Andrew Lockley – Exponential Investor (United Kingdom) –
Working in the UK tech industry, I see a lot of crazy fads come and go. For example, one I’ve always hated is Bluetooth beacons (the little devices which locate you in shops). It’s not that I hate beacons technology per se – it’s just that most business models based on them are terrible. Not merely bad, but terrible. Accordingly, I wouldn’t recommend that you invest in this sector, until it’s got its act together.
But blockchain is a “fad” that’s entirely different. Blockchain is rapidly becoming the de facto technology choice, for a whole class of businesses. These firms require a publicly visible and reliable record of transactions. You will probably be most familiar with blockchain technology from its use underpinning cryptocurrencies like bitcoin. The spectacular gains in this sector are something you need to be keenly aware of – as there might be a lot of profit still to come. With every passing day, cryptocurrencies are looking less like a passing fad, and much more like a serious challenger to the conventional financial system and its irksome fiat currencies.
It’s a good time to look at how the blockchain works in principle.
The best explanation I’ve heard is that the blockchain is like a village wedding. While there are marriage certificates, the wedding itself actually serves as a very reliable record of who is married to whom. I actually think it unlikely that you will have ever checked any of your friends’ marriage certificates. What you rely on instead is a kind of “social blockchain”. That’s the shared memory of the wedding, held by all the guests. Because weddings are large and memorable social events, most people have a pretty good idea of who has married whom. Even for weddings you haven’t personally attended, you can easily check this “social blockchain”, by asking others.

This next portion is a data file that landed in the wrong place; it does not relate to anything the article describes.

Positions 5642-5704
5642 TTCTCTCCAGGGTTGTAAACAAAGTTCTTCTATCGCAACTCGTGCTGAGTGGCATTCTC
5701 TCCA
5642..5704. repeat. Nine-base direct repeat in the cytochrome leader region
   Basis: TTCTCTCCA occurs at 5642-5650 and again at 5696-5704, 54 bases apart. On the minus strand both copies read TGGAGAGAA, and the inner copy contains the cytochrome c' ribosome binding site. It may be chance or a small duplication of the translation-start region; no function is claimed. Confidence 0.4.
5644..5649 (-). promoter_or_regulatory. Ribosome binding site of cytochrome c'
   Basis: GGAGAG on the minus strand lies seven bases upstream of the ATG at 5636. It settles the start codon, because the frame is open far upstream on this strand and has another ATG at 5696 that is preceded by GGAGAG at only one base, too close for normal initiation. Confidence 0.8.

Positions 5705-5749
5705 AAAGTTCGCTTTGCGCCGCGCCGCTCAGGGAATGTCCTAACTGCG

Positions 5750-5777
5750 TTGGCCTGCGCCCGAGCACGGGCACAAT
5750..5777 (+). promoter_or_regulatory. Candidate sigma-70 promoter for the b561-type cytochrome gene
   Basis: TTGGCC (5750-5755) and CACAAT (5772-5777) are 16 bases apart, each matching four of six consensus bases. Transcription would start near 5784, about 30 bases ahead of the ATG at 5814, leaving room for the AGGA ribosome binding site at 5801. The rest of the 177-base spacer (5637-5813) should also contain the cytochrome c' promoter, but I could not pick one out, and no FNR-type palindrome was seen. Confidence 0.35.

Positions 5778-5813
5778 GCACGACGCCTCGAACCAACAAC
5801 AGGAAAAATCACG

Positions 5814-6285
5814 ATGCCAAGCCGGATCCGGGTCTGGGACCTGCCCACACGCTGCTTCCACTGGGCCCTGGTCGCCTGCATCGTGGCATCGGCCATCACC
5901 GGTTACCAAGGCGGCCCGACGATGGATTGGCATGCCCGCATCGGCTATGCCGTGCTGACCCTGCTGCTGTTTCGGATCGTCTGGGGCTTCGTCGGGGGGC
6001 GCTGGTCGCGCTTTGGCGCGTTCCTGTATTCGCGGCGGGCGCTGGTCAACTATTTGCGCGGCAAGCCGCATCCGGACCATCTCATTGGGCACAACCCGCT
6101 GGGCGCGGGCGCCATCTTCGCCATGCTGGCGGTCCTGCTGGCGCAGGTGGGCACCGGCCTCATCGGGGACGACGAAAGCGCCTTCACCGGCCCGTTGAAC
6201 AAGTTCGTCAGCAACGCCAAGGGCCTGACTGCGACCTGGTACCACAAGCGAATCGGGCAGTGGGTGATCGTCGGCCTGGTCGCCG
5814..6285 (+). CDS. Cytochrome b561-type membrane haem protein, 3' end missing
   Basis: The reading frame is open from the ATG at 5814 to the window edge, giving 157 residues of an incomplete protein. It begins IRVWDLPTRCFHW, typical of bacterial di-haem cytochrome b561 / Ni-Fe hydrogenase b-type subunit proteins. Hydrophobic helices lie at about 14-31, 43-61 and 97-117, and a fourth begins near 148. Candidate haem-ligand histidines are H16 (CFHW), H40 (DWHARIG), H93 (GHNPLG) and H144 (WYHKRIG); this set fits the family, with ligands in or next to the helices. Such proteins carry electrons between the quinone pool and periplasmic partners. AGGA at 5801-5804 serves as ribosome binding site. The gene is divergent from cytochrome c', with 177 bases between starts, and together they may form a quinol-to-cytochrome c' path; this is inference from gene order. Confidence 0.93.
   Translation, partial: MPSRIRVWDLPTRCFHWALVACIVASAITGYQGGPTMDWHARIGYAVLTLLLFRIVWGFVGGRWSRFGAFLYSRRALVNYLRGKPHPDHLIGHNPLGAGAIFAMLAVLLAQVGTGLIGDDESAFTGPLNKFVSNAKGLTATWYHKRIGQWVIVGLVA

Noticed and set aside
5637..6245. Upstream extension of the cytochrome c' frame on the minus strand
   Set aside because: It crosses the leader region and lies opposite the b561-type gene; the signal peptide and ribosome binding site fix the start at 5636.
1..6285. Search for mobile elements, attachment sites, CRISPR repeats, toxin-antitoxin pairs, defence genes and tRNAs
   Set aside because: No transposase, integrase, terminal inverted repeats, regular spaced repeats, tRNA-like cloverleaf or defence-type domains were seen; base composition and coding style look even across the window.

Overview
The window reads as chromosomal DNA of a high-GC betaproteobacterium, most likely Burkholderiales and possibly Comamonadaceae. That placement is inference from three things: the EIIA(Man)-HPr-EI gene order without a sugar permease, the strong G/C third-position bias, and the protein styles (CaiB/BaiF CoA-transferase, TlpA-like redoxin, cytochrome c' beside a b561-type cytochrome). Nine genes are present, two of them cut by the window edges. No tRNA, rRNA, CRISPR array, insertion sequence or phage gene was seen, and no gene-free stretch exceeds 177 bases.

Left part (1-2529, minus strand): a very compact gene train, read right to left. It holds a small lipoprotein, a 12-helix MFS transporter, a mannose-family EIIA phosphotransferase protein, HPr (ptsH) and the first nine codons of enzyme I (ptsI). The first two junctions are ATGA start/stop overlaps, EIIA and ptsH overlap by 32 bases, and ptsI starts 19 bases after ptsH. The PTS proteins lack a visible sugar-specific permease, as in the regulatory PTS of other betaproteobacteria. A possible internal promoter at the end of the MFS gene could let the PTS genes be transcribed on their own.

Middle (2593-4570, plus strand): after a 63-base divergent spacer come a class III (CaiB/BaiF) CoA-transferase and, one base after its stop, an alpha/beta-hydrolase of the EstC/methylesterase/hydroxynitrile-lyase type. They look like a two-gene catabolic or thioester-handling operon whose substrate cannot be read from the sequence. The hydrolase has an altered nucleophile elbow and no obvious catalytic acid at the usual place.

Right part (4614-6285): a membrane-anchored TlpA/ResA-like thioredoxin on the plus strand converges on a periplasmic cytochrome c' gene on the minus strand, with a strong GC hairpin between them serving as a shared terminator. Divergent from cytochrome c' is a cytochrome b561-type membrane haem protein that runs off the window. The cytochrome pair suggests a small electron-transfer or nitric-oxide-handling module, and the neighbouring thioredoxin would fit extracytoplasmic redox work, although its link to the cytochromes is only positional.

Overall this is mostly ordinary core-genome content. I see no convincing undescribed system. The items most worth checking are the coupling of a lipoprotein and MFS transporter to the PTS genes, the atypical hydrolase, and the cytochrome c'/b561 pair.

This public social record therefore works very like a conventional blockchain. It’s not stored anywhere in particular – and anyone can either get a copy or access one. But it does serve as an immutable ledger: if you’re married, you can’t deny it afterwards. And that reliability is likely why weddings originally arose. Long before written records were available, marriages were used to manage issues such as fidelity, paternal support and inheritance. The “social blockchain” has a long history of success, as a way of storing information.
Now, back to the “real” blockchain.
Today, we can see that firms are now implementing this technology in a wide variety of business contexts. I’ll give you a couple of examples – just from my own work.
Firstly, I’m carrying out some academic work on the use of blockchain to deal with carbon emissions. The idea here is that as people pollute, they would have to buy equivalent permits for the pollution. These would be based on removing an equivalent amount of carbon from the atmosphere. A blockchain here would give a record of clean-up, based on a public database. This approach needs to be fast, reliable and cheap to operate – and, crucially, it can’t be vulnerable to being falsified. That’s important, as many carbon credit schemes have been subject to large-scale fraud.